Even my own familiar friend in whom I trusted, Who ate my bread, has lifted up his heel against me. Psalm 41:9

He noticed the fact that he had supported his friend. He had loved him when he was in trouble. But the relationship only went one way.

Proverbs 17 says that a friend “loves at all times.” That’s both sides of the friendship. On the other hand, Proverbs 19:4 notes that “Wealth makes many friends but the poor is separated from his friend.” In other words, some people come around in friendship for what they can get. When they can’t get anything, they disappear. That’s not friendship.

I have been deeply grieved to read some of the things narcissists have said to spouses, children, and friends. “You’re too fat. I have found someone else.” “You have always been a disappointment to me. You should have been more like your sister.” “I never really loved you.” “I don’t need you anymore.” Yes, these are actual things narcissists have said. So cruel.

And victims wonder what happened. Where did this cruelty come from? But the narcissist simply doesn’t care. The pain they cause means nothing to them. They say these things to break the connection.

Friendships are important. Family is important. Community is important. We need these relationships, but narcissistic connections are not relationships. They are connections.

I know that’s sad. To say that a marriage is a connection. To say that a family is just a set of connections. So wrong. So sad. But that’s the truth for many people. A connection with a narcissist is not a relationship.

What does that mean for us? It means that we ought to have different expectations and responses. The normal things you and I expect in a relationship we should not expect in a narcissistic connection. Do not expect loyalty. Do not expect reciprocation. Do not expect what you call love. At the same time, there are things you should expect. Expect that the narcissist does not see you as a person. Expect to be used, exploited, for his purposes. Expect to have your needs and desires ignored unless they somehow align with his. Expect, as I said earlier, that the connection is one-sided.

The point of all this is that you should not feel guilt or shame when the connection breaks. It was not a mutual relationship. The break was not your fault. The fact that the connection was not satisfying for either of you was not your fault. If you had performed your side perfectly, it would have made no difference. It was not that kind of situation. You can work on a relationship, bolster or repair from your side with expectation that the other person will want the same. You can invest in a relationship. But a simple connection for the benefit of one side is not something you can fix.


Apparently the audio file is not included in the email of this post. It may be too large or email filters might not let it through. If you would like to listen to the audio version of the post, you will find it on the blog site.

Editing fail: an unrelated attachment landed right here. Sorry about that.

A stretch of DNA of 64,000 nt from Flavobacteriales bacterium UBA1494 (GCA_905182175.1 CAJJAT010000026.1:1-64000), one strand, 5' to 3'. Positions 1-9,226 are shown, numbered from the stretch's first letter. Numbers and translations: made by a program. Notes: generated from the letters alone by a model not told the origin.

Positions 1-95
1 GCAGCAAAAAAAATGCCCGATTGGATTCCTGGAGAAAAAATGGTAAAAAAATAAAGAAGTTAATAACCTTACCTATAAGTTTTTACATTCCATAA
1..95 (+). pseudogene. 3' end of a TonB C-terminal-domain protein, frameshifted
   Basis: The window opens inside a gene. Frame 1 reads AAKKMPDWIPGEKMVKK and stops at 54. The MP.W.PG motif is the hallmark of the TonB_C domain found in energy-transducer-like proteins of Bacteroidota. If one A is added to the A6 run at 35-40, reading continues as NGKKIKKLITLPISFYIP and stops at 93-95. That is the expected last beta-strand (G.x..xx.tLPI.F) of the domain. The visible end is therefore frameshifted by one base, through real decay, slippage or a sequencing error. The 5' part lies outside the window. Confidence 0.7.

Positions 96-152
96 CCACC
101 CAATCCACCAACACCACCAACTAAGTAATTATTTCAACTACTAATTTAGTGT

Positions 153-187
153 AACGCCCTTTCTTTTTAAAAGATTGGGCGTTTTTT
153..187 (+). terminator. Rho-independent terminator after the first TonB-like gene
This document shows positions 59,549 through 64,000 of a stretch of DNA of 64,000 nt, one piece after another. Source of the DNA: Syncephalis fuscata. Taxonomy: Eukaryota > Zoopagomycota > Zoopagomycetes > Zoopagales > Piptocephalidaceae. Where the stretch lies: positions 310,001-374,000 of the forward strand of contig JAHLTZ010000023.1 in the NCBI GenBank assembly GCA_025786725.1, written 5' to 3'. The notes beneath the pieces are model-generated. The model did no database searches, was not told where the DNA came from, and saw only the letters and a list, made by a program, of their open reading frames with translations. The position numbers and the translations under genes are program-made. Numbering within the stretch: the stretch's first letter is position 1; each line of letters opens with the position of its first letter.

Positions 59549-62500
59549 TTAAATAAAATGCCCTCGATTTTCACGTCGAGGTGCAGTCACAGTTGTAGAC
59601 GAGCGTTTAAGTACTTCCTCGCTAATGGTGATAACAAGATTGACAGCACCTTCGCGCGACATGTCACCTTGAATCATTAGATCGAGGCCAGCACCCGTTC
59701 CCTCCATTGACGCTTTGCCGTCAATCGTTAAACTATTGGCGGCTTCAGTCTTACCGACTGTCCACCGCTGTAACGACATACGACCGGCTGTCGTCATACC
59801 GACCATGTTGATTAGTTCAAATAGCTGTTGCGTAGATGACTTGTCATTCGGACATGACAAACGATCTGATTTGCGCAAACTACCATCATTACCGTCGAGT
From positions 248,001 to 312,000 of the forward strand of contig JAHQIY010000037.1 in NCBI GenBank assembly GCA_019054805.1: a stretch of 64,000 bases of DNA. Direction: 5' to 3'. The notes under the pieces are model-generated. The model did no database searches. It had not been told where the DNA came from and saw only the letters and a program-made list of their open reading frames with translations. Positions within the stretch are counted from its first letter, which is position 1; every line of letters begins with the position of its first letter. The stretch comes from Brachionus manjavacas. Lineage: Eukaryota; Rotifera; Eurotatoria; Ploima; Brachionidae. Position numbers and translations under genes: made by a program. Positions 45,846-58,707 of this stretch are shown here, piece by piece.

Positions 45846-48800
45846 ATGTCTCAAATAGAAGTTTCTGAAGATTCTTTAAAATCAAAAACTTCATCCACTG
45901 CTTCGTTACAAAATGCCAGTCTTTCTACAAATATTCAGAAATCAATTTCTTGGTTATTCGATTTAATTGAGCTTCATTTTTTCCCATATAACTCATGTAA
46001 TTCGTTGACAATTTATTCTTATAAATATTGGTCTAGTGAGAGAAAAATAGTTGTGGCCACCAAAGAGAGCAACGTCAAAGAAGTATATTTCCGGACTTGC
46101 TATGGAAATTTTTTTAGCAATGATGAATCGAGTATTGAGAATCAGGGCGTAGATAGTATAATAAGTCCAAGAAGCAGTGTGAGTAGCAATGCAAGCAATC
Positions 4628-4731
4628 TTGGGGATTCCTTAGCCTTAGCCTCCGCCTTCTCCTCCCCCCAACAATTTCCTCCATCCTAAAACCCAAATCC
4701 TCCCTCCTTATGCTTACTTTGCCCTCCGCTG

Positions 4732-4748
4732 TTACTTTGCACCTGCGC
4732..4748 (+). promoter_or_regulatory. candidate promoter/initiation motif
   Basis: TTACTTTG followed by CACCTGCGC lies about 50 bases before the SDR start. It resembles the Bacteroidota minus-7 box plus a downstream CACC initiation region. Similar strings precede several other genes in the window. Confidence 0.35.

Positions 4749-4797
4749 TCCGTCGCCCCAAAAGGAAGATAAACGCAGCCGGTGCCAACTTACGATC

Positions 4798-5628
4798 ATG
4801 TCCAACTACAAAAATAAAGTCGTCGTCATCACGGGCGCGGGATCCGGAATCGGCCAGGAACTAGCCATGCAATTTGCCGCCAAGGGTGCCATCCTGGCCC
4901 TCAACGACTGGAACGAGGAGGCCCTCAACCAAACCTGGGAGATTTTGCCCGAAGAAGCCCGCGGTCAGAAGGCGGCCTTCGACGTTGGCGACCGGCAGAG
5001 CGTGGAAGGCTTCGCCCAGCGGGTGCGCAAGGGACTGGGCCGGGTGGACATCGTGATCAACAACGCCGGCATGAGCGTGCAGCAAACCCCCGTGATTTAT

Filed under Narcissism, Uncategorized

Who am I?

It’s Monday Grace!

Identity may be the key to the joy and peace of the Christian life. Knowing who you are in Christ can lead you to the rest you desire. There are other things to know, how He loves you and what He has done for you, but the fundamental change that has happened in your life because of Jesus is vital.

When you came to Jesus in faith, something radical and amazing happened. First, you died. That’s what the Bible says in several places. See Colossians 3:3. Then, you were born again, given new life, and that life is Jesus. The old you is gone. You are a new creation, a new person, with a new relationship with God.

So you are not who you were.

Nor are you who you think you are.

Your life today is not what it will be, but you are already the person God knows and will love for eternity. Nothing will be added to you when you die. The flesh will be removed. The sin will be gone. The remnants of this life will drop away. Perhaps even the memories of pain and sin will be cleansed. But you will not become something more than you are now.

Today, you are that new creation. Today, you are acceptable to God. All of this has been given to you. You own it. It is yours.

Now, you might say that you became a Christian many years ago and have committed many sins since that time. You fell pretty low. Much of your adult life was spent ignoring the Lord and His will, but you still remember coming to Him in faith so long ago. So, when did you become that new person?

You became that new person whenever you came to the Lord in faith. You didn’t change back into the old person because that old person died. What happened is that you continued to think like that old person. Maybe no one was there to tell you of the new life. Maybe the pressures of this world were too strong for you. Maybe you quickly forgot who you were in Christ. But the new life began when you came to Jesus.

Today you can claim the new life Jesus has already given you. You can look at yourself and at Him and say that you are not what you have thought you were, you belong to Jesus and the life you have led does not reflect who you are.

And listen: you are not who others say you are.

It doesn’t matter what sins you have done. You do not belong in their categories. Their memories of what they have seen of you do not take into account the truth about you. You are not that person you have been showing them. You are not that person they think they have seen. You are the new creation in Jesus!